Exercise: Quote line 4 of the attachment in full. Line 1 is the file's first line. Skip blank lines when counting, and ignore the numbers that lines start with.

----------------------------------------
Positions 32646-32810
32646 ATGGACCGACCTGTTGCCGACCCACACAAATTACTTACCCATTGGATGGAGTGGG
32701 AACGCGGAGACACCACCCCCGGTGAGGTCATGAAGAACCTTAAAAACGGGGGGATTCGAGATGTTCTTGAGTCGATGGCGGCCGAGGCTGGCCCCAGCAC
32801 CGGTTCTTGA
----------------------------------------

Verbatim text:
32801 CGGTTCTTGA